Monday 19 March 2018 / 07:53 PM

The Interchange Ordeal

If it ain’t broke, don’t fix it – a motto Andrew Demetriou and AFL lawmakers simply don’t seem to understand. Fans have been screaming out for years in an attempt to get the AFL to stop constantly tinkering with the laws of the game; to bring a halt to the “change for the sake of change” mentality. Over the last 20 years the game has seen 49 changes – up there with the most of any sport in the world – from the introduction of the centre circle in 2005, to doubling the amount of boundary umpires from two to four in 2008. Now the AFL wants to limit the amount of interchanges a side can make during the course of a game, in an apparent effort to quell congestion around the ball.

In 1994, the quantity of players allowed on the interchange bench was increased from two to three, and four years later in 1998, that number was increased to four – all implemented with an emphasis on the “spectacle” that is football; to create a more fast-paced game. Now, it seems, we’ve gone backwards. In 2011, the substitute rule was introduced, allowing only three interchange players while a “substitute” player waits in the wings to be used either tactically or late in the game to cover an injured player.

The problem with the AFL’s suggestion to enforce an interchange cap is that they don’t seem to realise that they, themselves, are in fact the problem. Coaches will continually find a way to manipulate rules in order to keep their players fresh, and different tactics will simply be used to control the energy levels of players. Congestion may be the current problem, but believe me when I say it’ll just be replaced by something else should the AFL introduce an interchange cap (flooding, anyone?).

This is not to mention the outrageous penalties in place for teams who cause an infringement on the interchange bench during play. Essentially, if a player steps on the field when he’s not supposed to (becoming the 19th player on the ground for his team), the opposition is awarded a free kick and a 50-metre penalty – often resulting in a free goal. A mistake by an interchange steward during the clash between heavyweights Hawthorn and Geelong in Round 15 fortunately did not have a match-defining impact on the game (Geelong won by 10 points). However Hawthorn were gifted a free kick and a 50-metre penalty, which in turn allowed David Hale to slot a goal. Post-game both Alistair Clarkson and Chris Scott labelled the rule as “poor” and called for a lesser penalty for interchange infringements.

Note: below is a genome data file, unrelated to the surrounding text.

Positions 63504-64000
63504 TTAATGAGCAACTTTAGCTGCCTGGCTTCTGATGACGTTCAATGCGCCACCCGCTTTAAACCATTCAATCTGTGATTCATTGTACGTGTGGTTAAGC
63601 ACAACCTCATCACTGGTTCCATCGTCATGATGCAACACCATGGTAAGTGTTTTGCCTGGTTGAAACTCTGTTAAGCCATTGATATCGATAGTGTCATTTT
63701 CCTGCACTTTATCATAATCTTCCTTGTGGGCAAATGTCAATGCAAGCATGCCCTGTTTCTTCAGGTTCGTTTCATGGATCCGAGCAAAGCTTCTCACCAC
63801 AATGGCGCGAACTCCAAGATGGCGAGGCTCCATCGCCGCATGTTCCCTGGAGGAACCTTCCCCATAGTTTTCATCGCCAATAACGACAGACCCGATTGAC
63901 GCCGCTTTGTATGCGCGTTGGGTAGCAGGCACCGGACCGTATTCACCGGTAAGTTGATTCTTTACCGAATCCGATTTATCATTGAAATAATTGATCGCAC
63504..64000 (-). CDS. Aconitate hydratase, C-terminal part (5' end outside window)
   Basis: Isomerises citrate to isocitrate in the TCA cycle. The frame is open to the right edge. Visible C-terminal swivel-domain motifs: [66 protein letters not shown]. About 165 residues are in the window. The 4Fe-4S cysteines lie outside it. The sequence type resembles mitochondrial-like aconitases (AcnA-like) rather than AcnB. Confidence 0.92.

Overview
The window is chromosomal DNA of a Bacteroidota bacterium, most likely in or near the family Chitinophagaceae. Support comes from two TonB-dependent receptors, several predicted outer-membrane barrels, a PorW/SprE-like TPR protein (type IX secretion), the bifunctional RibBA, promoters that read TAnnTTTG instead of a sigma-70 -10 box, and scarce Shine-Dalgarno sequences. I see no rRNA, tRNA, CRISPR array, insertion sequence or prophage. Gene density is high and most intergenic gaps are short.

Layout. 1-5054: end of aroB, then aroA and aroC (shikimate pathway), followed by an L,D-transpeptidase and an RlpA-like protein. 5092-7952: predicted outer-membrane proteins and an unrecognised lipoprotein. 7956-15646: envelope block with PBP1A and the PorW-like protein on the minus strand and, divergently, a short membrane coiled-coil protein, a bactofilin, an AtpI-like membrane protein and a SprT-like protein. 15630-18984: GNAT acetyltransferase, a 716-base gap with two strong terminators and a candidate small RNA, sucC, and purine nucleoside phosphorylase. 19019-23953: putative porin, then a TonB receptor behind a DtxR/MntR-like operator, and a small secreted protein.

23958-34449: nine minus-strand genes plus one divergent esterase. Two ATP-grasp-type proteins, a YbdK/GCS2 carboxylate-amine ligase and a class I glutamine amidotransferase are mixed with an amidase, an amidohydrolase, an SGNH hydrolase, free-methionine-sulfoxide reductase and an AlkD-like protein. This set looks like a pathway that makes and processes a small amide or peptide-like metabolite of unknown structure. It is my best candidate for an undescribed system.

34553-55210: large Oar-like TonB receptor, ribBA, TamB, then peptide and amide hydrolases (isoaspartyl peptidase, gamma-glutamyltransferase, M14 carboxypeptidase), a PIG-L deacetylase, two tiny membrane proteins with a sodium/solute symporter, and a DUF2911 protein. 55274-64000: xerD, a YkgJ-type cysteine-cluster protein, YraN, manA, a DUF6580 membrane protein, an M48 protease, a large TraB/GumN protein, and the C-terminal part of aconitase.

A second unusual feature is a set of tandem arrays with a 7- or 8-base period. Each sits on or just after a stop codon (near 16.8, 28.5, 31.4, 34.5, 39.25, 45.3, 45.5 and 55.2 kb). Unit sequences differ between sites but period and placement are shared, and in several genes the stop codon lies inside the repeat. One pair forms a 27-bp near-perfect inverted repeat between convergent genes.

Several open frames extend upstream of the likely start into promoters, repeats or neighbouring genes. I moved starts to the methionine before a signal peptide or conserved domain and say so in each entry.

As rare an occurrence as a player running on the ground early may be, you can’t help but be in agreeance with the two coaches. There’s no reason why a team should be gifted a free goal, ultimately shaping the course of the game, for an incident that didn’t even have an impact on the match.

Going back to the interchange cap – the AFL need to stop messing around here. The high number of interchanges is not the source of their problem. In fact, evidence has been found that directly links players fatigue to soft tissue injuries, and by limiting the amount of interchanges per game, well, one would think players are going to be more tired.

Perhaps the problem lies within rules no one seems to have mentioned – such as holding the ball. Modern umpires have become incredibly lenient with this rule, yet it’s a big one that leads to congestion and it has seemed to have slipped under the radar of everyone involved in this interchange debate. If players know they have plenty of time to dispose of the ball even while being tackled, this encourages the player to hold onto the ball for longer and even draw a tackle, which results in a ball-up and alas, congestion. While merely a theory – why not adopt a stricter policy on the holding the ball rule (as they have with hands in the back) where players who’ve failed to utilise their prior opportunity are pinged the moment an opposition player lays a tackle on them.

All in all, the idea of an interchange cap needs to be scrapped, and the AFL needs to go back to square one. Stop inadvertently taking the game a step backwards, crawl out of the pit of money Foxtel has lured them into, and listen to the people who make this game great – players, coaches and fans alike.

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Jake Galouzis

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